Until 1911 In the artist's studio | April 1912 Begas estate auction, No. 16 (unsold) | November 1912 Second Begas estate auction, No. 78 (unsold) | until 1941 In the possession of Begas' family heirs | 1941 bought by Inspector General of Construction Berlin (Albert Speer) from the Begas heirs | after 1990 Acquired by the Akademie der Künste, Berlin
Wrapped in chains and walled in, the marble Prometheus by Reinhold Begas languished for decades in the Akademie building at Pariser Platz near the Brandenburg Gate. After he enraged Zeus, the hero of Greek culture and mythology was tied up and perpetually tortured by an eagle. Resigned to his earthly fate as an artwork, he waited and remained inaccessible until he was discovered in 1990 and set free five years later.
The last monumental work by Begas, which belonged to the Prussian Academy of Arts from 1869 to 1911, was transferred out of family ownership and sold at two auctions of the artist's estate to the Heilbron brothers' art auction house in Berlin. The marble sculpture is depicted in both auction catalogues. The catalogue of works notes a sale to an unknown buyer. Nevertheless, according to newer findings the work remained in the cellar of Reinhold Begas' widow's town house for many years until the chained Prometheus attracted the interest of the National Socialist Inspector General Albert Speer in 1941. The Inspector General for Construction of the Prussian State in Berlin bought the monumental sculpture from the artist's heirs with architect Fritz Beyer acting as his authorised representative, and probably installed the sculpture in the building at Pariser Platz shortly thereafter. But the sculpture did not spend long in the daylight. To protect it against the impact of war, it was walled in at the beginning of the 1940s.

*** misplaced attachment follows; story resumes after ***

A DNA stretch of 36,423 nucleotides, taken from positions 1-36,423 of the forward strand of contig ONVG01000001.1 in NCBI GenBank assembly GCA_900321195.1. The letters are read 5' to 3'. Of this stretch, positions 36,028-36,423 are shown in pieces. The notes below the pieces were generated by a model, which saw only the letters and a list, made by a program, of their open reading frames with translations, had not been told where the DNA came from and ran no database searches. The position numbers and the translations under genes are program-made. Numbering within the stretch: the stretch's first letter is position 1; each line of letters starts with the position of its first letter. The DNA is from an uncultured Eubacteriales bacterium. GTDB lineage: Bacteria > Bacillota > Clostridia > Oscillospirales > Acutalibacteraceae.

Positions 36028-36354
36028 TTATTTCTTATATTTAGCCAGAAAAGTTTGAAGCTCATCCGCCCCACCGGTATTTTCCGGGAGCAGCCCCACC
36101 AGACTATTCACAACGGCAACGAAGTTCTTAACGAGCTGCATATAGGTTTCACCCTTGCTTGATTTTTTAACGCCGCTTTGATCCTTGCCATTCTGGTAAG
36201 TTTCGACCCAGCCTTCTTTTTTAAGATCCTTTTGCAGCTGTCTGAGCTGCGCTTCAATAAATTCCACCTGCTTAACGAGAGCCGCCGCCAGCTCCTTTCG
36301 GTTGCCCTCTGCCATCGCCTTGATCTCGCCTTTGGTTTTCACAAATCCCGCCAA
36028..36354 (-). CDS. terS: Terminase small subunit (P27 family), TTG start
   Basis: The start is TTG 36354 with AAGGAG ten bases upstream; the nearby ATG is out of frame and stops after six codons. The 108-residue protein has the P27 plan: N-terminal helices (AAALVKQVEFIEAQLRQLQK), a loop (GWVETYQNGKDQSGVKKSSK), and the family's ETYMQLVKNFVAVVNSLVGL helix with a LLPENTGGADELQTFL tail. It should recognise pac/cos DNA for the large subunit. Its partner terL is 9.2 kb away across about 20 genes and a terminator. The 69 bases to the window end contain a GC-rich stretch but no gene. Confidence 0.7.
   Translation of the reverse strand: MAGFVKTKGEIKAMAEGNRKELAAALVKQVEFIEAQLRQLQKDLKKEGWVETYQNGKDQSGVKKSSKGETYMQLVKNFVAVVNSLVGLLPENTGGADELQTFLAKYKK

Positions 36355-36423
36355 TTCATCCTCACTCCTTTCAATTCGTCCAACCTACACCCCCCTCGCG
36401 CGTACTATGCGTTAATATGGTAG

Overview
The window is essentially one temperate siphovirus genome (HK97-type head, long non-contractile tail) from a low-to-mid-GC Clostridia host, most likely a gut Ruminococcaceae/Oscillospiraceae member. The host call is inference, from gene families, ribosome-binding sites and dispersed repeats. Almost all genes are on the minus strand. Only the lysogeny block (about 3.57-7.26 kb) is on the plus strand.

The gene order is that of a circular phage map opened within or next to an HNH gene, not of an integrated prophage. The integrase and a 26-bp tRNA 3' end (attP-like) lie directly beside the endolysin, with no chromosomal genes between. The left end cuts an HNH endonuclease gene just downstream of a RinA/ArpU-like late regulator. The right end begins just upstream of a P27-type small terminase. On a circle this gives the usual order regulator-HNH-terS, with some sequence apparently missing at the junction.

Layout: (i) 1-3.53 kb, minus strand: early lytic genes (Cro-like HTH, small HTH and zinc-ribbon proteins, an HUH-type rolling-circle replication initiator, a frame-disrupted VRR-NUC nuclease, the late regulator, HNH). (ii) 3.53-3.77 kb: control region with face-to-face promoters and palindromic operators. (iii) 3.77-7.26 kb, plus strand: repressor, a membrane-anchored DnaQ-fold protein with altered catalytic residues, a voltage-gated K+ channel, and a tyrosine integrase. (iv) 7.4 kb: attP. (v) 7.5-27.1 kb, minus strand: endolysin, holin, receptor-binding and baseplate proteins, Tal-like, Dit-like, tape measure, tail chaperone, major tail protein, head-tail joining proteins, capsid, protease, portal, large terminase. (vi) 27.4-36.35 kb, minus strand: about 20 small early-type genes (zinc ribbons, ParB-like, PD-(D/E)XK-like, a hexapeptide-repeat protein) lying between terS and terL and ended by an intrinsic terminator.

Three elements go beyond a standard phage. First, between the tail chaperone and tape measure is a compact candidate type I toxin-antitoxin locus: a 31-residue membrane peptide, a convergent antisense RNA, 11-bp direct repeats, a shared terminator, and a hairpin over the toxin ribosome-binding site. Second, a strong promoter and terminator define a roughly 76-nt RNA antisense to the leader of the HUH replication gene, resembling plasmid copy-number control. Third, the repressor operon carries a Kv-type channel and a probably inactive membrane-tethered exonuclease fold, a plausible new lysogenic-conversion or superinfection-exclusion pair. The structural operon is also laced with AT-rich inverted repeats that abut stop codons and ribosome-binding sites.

Palais Armin, formerly used by the Prussian Academy of Arts, served as the Office of the Inspector General of Construction from spring 1938. In 1938, the Academy moved to the nearby Kronprinzenpalais, which was home to the new department of the Nationalgalerie until its closure during the "Degenerate Art" campaign.